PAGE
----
Mukhopadhyay, Aju. The Mother of All Beings. New Delhi: Authors Press, 2012. pp. 155. Rs. 195 (HB)
Aju Mukhopadhyay is a brilliant writer, poet, essayist and critic who has produced a good amount of literature on Sri Aurobindo and the Mother. The Mother of All Beings (2012) is his eleventh book in this series that deals with the life and works of the Mother. The writer makes “an attempt to present Mirra Alfassa, the artiste and genius of geniuses, the Mother of innumerable children, freeing her from the turbid flow of superstitious flocks, how she carried her divine self in her single breast, enacting the most courageous spiritual adventure of transformation of the body defying the dire clutches of death till she could endure, in accord with the supramental Yoga of Sri Aurobindo, as his sole collaborator assigned to carry on the work.”
There are eighteen chapters in the book that have been divided into three sections. The first section covers nine chapters that constitute the half part of the book. The remaining two sections are entitled ‘Dramas’ and ‘Short Stories’ respectively. The first section of the book deals with the essential elements of Mother’s life and spiritual experiences. Her original name was Mirra Alfassa. She was a French by birth and travelled with her family to Egypt, Spain, Turkey, Austria, Algeria, etc. Her name was abbreviated as M.A. by the nurse at the time of her birth that means mother (ma) in many languages. She came in touch with Sri Aurobindo in 1914 and finding in her the divine self, Sri Aurobindo also named her the Mother. She loved and liked India so much that despite a number of disturbances she returned to India and settled at Pondicherry. She was “a trained occultist, a musician, an artist, a speaker, a writer and a great organiser.” She played a pivotal role in establishing Sri Aurobindo Ashram at Pondicherry. “She became his collaborator in his efforts to bring down the supramental light and force upon earth.”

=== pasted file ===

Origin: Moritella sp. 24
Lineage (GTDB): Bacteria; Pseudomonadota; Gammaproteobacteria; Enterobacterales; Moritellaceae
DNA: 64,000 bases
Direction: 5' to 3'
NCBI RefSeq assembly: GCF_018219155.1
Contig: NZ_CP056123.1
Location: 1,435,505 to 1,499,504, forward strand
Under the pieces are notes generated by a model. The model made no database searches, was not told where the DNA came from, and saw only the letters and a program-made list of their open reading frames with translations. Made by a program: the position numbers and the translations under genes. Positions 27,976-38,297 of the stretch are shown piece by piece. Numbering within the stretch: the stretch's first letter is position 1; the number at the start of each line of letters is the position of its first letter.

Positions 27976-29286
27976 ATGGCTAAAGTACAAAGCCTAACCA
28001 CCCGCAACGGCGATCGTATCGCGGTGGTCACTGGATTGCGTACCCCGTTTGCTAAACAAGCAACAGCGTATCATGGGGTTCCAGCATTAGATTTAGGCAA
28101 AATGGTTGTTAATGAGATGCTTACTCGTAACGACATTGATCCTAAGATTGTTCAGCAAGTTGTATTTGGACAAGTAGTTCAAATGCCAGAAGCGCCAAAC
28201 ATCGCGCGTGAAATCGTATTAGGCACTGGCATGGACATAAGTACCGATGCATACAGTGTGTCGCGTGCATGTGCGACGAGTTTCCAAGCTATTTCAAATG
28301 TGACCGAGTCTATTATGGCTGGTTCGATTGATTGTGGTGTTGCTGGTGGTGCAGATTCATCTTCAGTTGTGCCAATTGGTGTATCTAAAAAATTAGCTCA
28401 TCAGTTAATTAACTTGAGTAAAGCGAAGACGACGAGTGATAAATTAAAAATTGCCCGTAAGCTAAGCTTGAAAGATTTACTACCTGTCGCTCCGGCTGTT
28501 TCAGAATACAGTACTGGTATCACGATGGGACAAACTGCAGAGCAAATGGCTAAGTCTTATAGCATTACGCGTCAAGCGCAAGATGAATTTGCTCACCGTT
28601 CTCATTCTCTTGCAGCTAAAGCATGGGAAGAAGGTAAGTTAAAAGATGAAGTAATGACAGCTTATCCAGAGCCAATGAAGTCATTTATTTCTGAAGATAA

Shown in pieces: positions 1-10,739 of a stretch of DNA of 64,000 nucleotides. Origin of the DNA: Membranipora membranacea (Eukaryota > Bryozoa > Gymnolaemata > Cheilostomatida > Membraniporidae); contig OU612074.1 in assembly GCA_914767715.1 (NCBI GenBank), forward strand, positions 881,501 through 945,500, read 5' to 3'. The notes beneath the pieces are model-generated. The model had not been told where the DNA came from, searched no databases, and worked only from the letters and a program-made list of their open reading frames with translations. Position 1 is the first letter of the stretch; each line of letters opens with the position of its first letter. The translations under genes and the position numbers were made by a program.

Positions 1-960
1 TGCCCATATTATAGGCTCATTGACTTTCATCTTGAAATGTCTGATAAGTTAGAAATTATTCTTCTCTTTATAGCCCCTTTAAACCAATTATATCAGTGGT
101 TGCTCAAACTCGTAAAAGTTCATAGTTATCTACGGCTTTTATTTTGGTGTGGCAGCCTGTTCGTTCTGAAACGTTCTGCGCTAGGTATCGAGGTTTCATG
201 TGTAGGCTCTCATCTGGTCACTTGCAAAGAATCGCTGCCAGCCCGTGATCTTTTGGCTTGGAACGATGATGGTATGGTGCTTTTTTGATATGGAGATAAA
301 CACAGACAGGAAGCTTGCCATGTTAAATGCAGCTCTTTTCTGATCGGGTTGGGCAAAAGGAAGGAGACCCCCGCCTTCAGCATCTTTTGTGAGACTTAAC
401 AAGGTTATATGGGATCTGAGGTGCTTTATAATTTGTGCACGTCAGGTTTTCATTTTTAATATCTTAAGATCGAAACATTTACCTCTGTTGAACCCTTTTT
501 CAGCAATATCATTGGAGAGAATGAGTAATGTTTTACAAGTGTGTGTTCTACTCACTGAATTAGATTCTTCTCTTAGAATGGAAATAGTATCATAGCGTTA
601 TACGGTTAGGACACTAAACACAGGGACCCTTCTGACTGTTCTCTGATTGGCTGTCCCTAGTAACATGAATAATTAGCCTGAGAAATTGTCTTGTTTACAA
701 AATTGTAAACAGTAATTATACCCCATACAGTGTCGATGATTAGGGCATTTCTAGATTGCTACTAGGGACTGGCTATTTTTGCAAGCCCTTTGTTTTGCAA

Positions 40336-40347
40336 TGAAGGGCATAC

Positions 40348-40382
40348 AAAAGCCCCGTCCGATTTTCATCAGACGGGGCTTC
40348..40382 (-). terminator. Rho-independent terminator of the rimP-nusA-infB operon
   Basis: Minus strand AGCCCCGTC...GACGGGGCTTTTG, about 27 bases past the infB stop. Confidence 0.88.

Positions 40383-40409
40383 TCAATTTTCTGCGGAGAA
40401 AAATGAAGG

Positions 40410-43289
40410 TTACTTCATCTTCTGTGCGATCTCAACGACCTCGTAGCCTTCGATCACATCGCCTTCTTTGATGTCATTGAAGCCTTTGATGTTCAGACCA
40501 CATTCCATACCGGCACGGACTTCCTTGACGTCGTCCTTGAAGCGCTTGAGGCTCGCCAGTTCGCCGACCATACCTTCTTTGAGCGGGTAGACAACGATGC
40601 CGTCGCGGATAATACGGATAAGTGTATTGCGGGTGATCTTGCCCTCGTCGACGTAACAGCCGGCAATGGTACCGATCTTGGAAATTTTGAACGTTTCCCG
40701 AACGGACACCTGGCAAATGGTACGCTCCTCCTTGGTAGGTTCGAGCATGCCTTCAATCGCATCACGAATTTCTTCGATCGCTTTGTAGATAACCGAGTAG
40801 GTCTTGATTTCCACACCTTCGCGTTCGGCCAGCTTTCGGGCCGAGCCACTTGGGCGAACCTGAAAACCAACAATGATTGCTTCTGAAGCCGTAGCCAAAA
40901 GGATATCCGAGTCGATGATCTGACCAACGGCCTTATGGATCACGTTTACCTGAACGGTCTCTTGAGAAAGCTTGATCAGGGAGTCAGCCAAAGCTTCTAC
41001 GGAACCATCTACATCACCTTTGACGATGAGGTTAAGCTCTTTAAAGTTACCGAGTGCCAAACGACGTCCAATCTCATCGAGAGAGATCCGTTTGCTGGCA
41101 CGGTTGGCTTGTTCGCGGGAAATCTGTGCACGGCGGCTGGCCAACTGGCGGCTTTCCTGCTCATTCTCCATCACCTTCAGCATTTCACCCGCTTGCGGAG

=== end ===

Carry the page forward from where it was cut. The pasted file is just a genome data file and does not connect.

The writer discusses that since childhood days the Mother used to do sadhana unknowingly. While she was in deep meditation under a tree “Squirrels would sit on her shoulders and birds perch on her head, and after hours of such meditation she would open her eyes to find a gazelle intently looking at her.” At many times she encountered snakes during her meditations but by her eye contact the snakes got returned.
In 1951 Sri Aurobindo International Centre of Education was founded and after Aurobindo’s heavenly abode the Mother looked after the Ashram. The writer tries to inform the readers that “the spiritual consciousness around the Samadhi of Sri Aurobindo and the Mother is vibrant, as felt by innumerable devotees and followers of them.”
Being of French origin the Mother was an Indian by predilection. India was her spiritual abode where she carried out her philanthropic mission. “The Mother was the teacher who took Sri Aurobindo’s place and the Ashram reached the pinnacle of its glory during her lifetime.” She left for her heavenly abode in 1973.
Being an image of love and compassion, “Mother’s prayers, dialogues, realizations and experiences… take us to … divine heights or compel us to plunge so unfathomably deep inside that it becomes almost impossible to have a total understanding of them.”